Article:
The 19-year-old Australian condemned the Spaniard to a 7-6 (7/5) 5-7 7-6 (7/5) 6-3 defeat, completing three miserable years at Wimbledon for the five-time finalist.
The Canberra native got the better of the 14-time grand slam champion and current world number one, to book a last-eight clash with Canada’s Milos Raonic.
Kyrgios admitted he gained motivation after hearing his mother Norlaila give an interview back in Australia admitting Nadal was the pre-match favourite.
“I saw an interview with her saying he was too good, so that made me a bit angry and that helped!” he joked.
“I think I was in a bit of a zone out there, I didn’t really notice the crowd that much. I played extraordinary tennis.
“I got that break in the fourth set, served really well throughout the match, and I’m really happy.
“It hasn’t really sunk in yet.
“You’ve got to believe that you can win from the outset, and I always do that. He hit some unbelievable shots.”
Admitting he was at a loss how to celebrate, he said: “I didn’t know what to do: I’ve just turned to everyone that’s supported me my whole life.
“I didn’t really know what that dance was.”
Kyrgios produced the shot of the tournament so far with a casual flick between his legs midway through the second set.
The nonchalant winner yielded an immediate social-media response but even at that stage, with Kyrgios boasting a one-set lead, few would have predicted what was to follow.
pattern of dropping the first set only to storm back and claim the following three suggested the world’s top-ranked star would eventually wrestle control. The clay-court king hustled his way to the second set in a daunting momentum shift, after Kyrgios had won the opening exchange via tie-break.
Unflappable teenager Kyrgios hit back immediately though, stealing a second tie-break for a 2-1 lead.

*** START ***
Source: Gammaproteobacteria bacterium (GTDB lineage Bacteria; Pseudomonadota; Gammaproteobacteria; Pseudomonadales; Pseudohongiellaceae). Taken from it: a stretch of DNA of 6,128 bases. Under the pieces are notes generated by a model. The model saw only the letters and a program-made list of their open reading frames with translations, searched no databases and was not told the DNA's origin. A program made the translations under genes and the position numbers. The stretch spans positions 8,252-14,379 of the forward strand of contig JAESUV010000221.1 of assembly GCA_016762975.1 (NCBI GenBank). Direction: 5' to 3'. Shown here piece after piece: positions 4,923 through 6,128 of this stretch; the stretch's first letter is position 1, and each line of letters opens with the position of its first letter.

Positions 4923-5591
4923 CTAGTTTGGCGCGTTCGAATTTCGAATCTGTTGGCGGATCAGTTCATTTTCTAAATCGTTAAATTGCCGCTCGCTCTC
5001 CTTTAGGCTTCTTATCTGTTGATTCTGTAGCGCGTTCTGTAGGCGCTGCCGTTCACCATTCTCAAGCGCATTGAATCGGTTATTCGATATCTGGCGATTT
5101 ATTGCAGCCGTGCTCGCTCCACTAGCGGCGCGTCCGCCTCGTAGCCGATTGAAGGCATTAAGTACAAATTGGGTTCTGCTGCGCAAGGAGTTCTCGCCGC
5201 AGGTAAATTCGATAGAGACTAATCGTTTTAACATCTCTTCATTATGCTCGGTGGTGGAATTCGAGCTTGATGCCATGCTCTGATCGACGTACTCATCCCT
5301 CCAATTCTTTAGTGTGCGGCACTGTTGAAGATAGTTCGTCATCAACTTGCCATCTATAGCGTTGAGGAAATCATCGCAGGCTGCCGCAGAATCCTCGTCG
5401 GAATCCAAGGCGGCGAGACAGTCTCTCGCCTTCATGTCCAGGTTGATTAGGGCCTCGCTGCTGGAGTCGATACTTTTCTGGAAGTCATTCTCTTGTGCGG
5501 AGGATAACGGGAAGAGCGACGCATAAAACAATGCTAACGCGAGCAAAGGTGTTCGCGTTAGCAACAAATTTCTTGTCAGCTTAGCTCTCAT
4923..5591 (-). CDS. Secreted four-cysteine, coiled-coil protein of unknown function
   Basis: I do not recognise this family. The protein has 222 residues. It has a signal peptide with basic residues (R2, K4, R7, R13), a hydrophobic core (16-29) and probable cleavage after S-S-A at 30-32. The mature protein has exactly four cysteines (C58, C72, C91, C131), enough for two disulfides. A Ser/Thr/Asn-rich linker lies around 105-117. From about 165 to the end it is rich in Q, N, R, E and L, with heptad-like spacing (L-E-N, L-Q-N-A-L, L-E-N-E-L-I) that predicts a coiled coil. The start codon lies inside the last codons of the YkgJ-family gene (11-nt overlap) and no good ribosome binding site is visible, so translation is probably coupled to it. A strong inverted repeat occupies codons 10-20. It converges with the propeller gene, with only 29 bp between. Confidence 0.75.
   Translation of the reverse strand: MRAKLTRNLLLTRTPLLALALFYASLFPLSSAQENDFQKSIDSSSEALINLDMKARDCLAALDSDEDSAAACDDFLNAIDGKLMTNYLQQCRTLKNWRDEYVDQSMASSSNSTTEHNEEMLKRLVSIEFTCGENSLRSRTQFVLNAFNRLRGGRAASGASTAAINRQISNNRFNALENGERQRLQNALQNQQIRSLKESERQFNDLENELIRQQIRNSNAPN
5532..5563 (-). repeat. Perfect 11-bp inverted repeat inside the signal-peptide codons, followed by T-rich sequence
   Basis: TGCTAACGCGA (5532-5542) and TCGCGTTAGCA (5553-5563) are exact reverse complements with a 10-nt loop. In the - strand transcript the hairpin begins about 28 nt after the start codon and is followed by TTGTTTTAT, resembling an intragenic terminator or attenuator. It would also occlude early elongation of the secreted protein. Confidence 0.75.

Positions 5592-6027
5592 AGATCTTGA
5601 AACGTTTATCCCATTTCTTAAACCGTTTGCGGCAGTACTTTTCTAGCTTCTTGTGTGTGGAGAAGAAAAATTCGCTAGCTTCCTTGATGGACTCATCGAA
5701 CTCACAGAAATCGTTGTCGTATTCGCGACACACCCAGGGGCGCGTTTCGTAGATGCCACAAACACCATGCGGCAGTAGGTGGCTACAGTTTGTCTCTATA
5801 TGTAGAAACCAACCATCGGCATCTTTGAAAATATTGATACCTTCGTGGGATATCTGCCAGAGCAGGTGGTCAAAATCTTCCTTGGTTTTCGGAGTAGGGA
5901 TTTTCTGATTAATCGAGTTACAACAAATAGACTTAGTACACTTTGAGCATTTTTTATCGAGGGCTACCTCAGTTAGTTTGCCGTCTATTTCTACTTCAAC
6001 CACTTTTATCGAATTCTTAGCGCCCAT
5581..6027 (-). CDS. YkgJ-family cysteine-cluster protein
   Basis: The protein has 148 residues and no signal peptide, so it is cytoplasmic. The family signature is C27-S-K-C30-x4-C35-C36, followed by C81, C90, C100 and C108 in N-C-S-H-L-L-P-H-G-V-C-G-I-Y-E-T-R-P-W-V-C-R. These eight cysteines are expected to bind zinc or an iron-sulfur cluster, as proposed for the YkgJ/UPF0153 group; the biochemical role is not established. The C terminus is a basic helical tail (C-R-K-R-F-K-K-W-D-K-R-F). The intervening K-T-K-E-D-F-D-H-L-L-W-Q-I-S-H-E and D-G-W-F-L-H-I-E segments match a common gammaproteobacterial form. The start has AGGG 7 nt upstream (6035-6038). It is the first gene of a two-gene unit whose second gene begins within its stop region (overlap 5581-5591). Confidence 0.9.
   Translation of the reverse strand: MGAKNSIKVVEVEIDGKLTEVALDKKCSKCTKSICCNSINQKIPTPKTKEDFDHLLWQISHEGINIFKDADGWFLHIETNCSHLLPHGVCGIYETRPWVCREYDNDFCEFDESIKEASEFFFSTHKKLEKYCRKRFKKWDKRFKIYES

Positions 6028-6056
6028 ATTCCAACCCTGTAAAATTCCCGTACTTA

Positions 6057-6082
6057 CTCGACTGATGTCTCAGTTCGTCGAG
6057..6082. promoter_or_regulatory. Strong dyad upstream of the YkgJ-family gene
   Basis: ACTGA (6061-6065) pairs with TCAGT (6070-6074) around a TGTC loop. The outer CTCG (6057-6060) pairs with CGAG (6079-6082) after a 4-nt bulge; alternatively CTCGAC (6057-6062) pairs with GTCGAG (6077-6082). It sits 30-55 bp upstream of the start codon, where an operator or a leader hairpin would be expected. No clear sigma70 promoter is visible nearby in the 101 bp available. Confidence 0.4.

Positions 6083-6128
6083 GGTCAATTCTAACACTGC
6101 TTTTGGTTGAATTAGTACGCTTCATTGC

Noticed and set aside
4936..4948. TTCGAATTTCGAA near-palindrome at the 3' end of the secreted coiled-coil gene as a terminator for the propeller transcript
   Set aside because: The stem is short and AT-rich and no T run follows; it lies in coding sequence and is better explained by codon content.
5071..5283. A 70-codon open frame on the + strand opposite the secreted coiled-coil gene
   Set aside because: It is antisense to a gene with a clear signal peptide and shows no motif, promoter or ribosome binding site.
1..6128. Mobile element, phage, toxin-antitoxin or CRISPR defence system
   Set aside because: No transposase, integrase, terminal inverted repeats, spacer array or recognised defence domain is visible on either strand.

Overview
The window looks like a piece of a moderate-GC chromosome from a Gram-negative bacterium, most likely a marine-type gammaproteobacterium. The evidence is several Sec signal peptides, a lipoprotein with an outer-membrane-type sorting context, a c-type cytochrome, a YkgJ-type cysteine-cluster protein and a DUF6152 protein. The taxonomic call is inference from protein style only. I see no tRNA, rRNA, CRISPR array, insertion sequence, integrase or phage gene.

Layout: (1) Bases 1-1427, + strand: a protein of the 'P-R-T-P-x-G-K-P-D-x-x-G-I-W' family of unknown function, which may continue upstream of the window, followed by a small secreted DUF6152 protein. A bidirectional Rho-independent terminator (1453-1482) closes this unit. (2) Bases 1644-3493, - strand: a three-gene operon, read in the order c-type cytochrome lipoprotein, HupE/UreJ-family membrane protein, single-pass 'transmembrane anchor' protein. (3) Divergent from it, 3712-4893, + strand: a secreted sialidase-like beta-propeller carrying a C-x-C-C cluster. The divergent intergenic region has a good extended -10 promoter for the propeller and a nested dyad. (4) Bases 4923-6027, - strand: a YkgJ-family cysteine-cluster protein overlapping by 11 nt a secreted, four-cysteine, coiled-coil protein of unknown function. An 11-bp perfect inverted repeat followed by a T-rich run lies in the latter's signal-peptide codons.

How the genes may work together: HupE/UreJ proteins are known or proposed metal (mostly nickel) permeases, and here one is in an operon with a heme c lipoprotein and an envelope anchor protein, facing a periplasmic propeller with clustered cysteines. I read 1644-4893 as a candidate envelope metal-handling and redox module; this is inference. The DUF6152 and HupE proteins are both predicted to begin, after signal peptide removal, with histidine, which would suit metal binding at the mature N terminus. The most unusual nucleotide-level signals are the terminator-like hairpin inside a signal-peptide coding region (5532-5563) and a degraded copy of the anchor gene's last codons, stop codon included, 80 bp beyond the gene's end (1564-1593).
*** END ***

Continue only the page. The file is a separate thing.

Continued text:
When he pinched his first service break of the match in the fourth set however, he had Nadal cornered — and then held his nerve to serve out for an emphatic victory.
Elsewhere, Roger Federer and Stan Wawrinka zipped into an all-Swiss quarter-final.
Federer dispatched Spain’s Tommy Robredo in straight sets yesterday, with compatriot Wawrinka accounting for Feliciano Lopez in similar fashionafter.
Federer booked his 12th quarter- final spot with a commanding 6-1 6-4 6-4 victory, avenging his 2013 US Open defeat to the world number 22.
“All the things that need to be happening to go deep in this tournament are happening,” he said after. “The important thing is what’s happening on the court, not what the press or anyone else is saying.
“It’s only the quarter-finals though, and that’s where the tournament really starts ultimately.”
Australian Open champion Wawrinka powered past 19th seed Lopez 7-6 (7/5) 7-6 (9/7) 6-3, admitting winning the first tie-break was crucial to his victory.
“It’s going to be fun playing Roger, I hope, on grass at Wimbledon, it’s going to be something special,” said Wawrinka.
“I’m happy with how I’m playing so far. It’s going to be tough after two matches in two days, but I’ll do everything I can to be ready.
“It was a tense match, playing against him (Lopez) on grass is tough. Winning the first tie-break was important as there was a lot of tension out there. There was a bit of tension out there between us, but that’s just because you both want to win so much.
“I was trying to be really aggressive, serve strong and come to the net.”
Meanwhile, Maria Sharapova was out-gunned by Angelique Kerber in a gripping Centre Court shoot-out as Wimbledon glory again eluded the former champion. Sharapova went down to a 7-6 (7/4) 4-6 6-4 defeat to left-hand German Kerber, who faces a quarter-final shot at Canadian Eugenie Bouchard today.
Elsewhere, a clearly unwell Serena Williams and sister Venus pulled out of the women’s doubles as their tournament ended on a worrying note. In scenes uncomfortable to watch on Court One, Serena was plainly not herself and her vision looked to be the root of the trouble and the WTA later announced the reason for Serena’s withdrawal was a “viral illness”.